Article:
The other four main card fights are sublime.

Roy Nelson vs. Alistair Overeem will likely be violent. The same goes for Matt Brown vs. Johny Hendricks. We have Carla Esparza's first strawweight title defense against Joanna Jedrzejczyk, who has excellent striking and good takedown defense. Then there's the main event with Anthony Pettis, one of the most exciting fighters in the UFC defending his belt against an unheralded but tough challenger.

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After just five fights in almost four years, Anthony Pettis knew something had to change.

Injury after injury piled up, stealing important years from his prime.

He did not enjoy being known as a frail champion, as someone who constantly pulled out of scheduled fights.

He did not enjoy being the butt of jokes. Not when all he wanted was to defend his belt on a consistent basis and to make a lot of money. He wanted to be the UFC's king of pay-per-view, a must-see attraction. But he couldn't be the king of pay-per-view if he couldn't stop pulling out of pay-per-views.

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There’s nothing wrong with Rafael dos Anjos.

On the contrary, dos Anjos has been outstanding through more than six years in the UFC. He’s gone 8-1 dating back to May 2012 and no matter what happens during his lightweight title shot at UFC 185, he can boast a resume few 155-pound fighters can match.

So, why does it seem so hard to picture UFC President Dana White strapping the title around dos Anjos’ waist at the end of Saturday night? 

Maybe it’s a confluence of things.

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LAS VEGAS — The first thing you notice about Joanna Jedrzejczyk is her name, of course, because you have to figure out how to spell it. She is a writer's worst nightmare. She is the reason copy and paste was invented.

But you also have to figure out how to say it, and, well, that's even more difficult.

"Young. Jay. Chick," she says, slowly.

I blink at her. My brain has absolutely no idea what sound she is making.

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A minute or two into last week’s Bellator 134, a guy strolled out from behind a retractable 20-foot video monitor and began noodling a version of "The Star-Spangled Banner" on electric guitar.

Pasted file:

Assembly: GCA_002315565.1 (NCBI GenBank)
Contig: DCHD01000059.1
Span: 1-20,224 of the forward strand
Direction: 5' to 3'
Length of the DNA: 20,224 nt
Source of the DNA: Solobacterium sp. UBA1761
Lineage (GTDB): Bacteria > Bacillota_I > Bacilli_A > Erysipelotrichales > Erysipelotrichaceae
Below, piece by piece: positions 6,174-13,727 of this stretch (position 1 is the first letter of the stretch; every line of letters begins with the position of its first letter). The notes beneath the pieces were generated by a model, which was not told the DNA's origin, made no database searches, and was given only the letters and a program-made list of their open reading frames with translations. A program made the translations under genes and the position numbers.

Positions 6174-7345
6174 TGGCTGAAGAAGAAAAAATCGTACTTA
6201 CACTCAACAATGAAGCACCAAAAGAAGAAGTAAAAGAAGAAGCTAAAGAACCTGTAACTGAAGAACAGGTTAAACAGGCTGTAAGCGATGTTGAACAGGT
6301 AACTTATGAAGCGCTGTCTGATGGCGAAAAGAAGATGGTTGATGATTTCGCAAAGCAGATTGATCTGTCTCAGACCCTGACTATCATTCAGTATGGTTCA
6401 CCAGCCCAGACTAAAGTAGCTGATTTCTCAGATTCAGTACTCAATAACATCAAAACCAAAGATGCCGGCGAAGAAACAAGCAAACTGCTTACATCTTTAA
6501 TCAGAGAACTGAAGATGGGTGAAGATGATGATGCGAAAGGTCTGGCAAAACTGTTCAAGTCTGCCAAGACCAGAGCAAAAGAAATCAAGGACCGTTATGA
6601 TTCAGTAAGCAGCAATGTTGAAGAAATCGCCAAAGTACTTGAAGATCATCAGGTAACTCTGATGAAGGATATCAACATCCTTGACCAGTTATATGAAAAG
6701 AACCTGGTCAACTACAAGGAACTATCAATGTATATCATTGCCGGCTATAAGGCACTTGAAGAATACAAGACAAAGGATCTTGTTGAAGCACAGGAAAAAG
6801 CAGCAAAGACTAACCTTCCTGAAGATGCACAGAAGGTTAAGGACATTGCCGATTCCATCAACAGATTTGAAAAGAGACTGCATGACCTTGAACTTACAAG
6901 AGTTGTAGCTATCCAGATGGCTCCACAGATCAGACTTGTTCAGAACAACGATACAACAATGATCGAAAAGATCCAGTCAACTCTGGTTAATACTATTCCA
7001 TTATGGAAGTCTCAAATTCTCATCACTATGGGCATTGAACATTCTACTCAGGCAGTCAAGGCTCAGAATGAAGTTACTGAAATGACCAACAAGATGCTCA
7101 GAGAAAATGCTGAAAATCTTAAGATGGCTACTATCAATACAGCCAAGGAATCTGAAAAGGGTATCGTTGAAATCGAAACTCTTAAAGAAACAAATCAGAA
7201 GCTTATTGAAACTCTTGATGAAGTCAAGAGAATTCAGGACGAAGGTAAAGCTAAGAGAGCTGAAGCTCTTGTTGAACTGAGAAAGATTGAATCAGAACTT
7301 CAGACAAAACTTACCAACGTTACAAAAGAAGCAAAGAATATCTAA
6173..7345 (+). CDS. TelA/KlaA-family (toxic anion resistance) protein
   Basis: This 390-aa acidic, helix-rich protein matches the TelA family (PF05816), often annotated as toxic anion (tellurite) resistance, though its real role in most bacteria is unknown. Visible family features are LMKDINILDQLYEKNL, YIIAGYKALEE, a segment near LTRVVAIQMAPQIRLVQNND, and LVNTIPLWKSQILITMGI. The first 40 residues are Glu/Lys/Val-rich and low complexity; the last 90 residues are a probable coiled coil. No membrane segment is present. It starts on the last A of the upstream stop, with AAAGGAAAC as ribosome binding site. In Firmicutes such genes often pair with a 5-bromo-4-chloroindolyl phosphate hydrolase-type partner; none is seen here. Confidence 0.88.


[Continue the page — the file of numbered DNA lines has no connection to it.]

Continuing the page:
On stage behind him stood a lineup of the night’s fighters, some of them taking his performance very seriously, some of them absolutely not. The monitors streamed pure Americana—shots of the Statue of Liberty, Mount Rushmore, a clip of wheat stalks swaying gently in a breeze.

Just as the guitarist wailed past the line about the perilous fight, cameras cut to a statuesque blonde woman in the front row wearing a black evening gown, one hand tucked somberly over her heart. At her right elbow, a guy with a full sleeve of tattoos slurped a cocktail out of a plastic cup and gleefully nodded along to the music.

Ninety seconds later, a bunch of fireworks went off indoors.

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Brock Lesnar's run in World Wrestling Entertainment might be coming to an end. Or, at least his contract is expiring after WrestleMania in a few weeks, making him the hottest free agent in combat sports. WWE, the UFC and Bellator have all expressed interest in securing Lesnar's services, according to Sporting News.

Where should Lesnar go? Should he stick around the relatively safer confines of a WWE schedule that allows him to work limited dates each year for a massive amount of money? Lesnar's friend, Paul Heyman, told Fox Sports The Beast is healed from the diverticulitis that caused him so much grief during his run as UFC heavyweight champion.

Should Lesnar, if he's actually healed, go back and try to prove to himself and to the world that he's better than the way his days in the UFC ended?

To discuss this hot topic, Bleacher Report lead writers Jonathan Snowden and Jeremy Botter teamed up, like a prettier version of The Bushwackers, to discuss where Lesnar should stick with professional wrestling or go back to the Octagon.